One of the founding figures of Italian Arte Povera, Jannis Kounellis has spent the past 50 years creating works about everyday life, mixing found objects with handmade elements. Now 77 and based in Rome, the Greek artist, who first showed in New York in 1972 at Sonnabend Gallery, is a pioneer of installation art, especially notable for introducing shelves as a way of displaying common goods in artworks. That innovation alone paved the way for artists such as Haim Steinbach, Carol Bove and many others.
Dominating Kounellis’s second solo show at Cheim & Read is a series of untitled pieces. Each lines a set of wall-mounted, custom-fabricated steel shelves, with examples of ornate glassware bought in bulk from Hasidic-owned shops in Brooklyn. Taken as a whole, the works resemble stanzas on sheet music, or lines from a poem—a lyrical ode, perhaps, to days gone by. Individually, the dusty, disused quality of the glass items summons some ghost of memory.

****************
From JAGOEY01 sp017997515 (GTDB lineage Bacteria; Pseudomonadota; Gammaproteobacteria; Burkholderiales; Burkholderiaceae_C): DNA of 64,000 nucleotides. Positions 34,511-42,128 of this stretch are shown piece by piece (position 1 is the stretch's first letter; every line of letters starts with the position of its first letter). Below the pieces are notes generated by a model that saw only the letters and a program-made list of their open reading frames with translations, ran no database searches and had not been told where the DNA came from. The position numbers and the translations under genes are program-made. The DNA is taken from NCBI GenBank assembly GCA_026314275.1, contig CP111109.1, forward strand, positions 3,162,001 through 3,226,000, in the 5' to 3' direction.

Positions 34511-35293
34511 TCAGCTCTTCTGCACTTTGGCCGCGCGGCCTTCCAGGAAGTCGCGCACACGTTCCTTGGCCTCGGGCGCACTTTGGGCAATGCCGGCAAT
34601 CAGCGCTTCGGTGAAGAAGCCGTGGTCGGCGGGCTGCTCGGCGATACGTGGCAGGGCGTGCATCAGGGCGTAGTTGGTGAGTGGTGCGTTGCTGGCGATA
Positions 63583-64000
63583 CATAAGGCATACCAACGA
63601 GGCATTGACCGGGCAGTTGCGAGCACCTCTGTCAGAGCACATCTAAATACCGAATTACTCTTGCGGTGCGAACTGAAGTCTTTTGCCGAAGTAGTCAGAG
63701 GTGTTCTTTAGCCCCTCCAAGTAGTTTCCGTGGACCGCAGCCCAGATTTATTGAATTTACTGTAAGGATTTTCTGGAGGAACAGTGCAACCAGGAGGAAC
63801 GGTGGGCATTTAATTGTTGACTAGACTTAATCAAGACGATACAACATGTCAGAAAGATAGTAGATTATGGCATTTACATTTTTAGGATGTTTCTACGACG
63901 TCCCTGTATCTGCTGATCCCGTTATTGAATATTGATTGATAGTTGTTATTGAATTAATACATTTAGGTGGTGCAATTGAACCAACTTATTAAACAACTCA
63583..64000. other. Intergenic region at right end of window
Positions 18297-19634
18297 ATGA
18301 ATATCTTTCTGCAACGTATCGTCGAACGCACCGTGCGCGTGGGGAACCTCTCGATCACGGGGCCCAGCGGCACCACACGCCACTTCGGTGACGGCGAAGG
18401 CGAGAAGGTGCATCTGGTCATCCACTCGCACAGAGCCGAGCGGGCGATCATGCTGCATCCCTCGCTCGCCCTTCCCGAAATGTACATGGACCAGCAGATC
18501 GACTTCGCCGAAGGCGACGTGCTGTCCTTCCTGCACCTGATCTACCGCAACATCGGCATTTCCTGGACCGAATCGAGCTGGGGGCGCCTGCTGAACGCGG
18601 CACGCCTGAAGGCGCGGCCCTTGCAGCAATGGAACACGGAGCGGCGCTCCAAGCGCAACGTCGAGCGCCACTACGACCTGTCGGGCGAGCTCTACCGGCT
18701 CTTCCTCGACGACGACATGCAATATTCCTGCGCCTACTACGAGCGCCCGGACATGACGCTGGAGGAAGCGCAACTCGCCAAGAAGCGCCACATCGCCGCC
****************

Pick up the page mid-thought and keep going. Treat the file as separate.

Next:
A separate work, All or Nothing at All, commands an entire room, with a trio of enormous upright steel bins positioned several feet from the wall. The space behind, between and on top of these units is packed with a stilled avalanche of coal lumps, small stone blocks and ancient sewing machines—a monument at once existential and surreal.
Additional installations—such as the hat, shoes and neatly folded raincoat stacked next to a set of railroad tracks—only add to the impression that Kounellis sees existence as a constant churn of transformations.—Paul Laster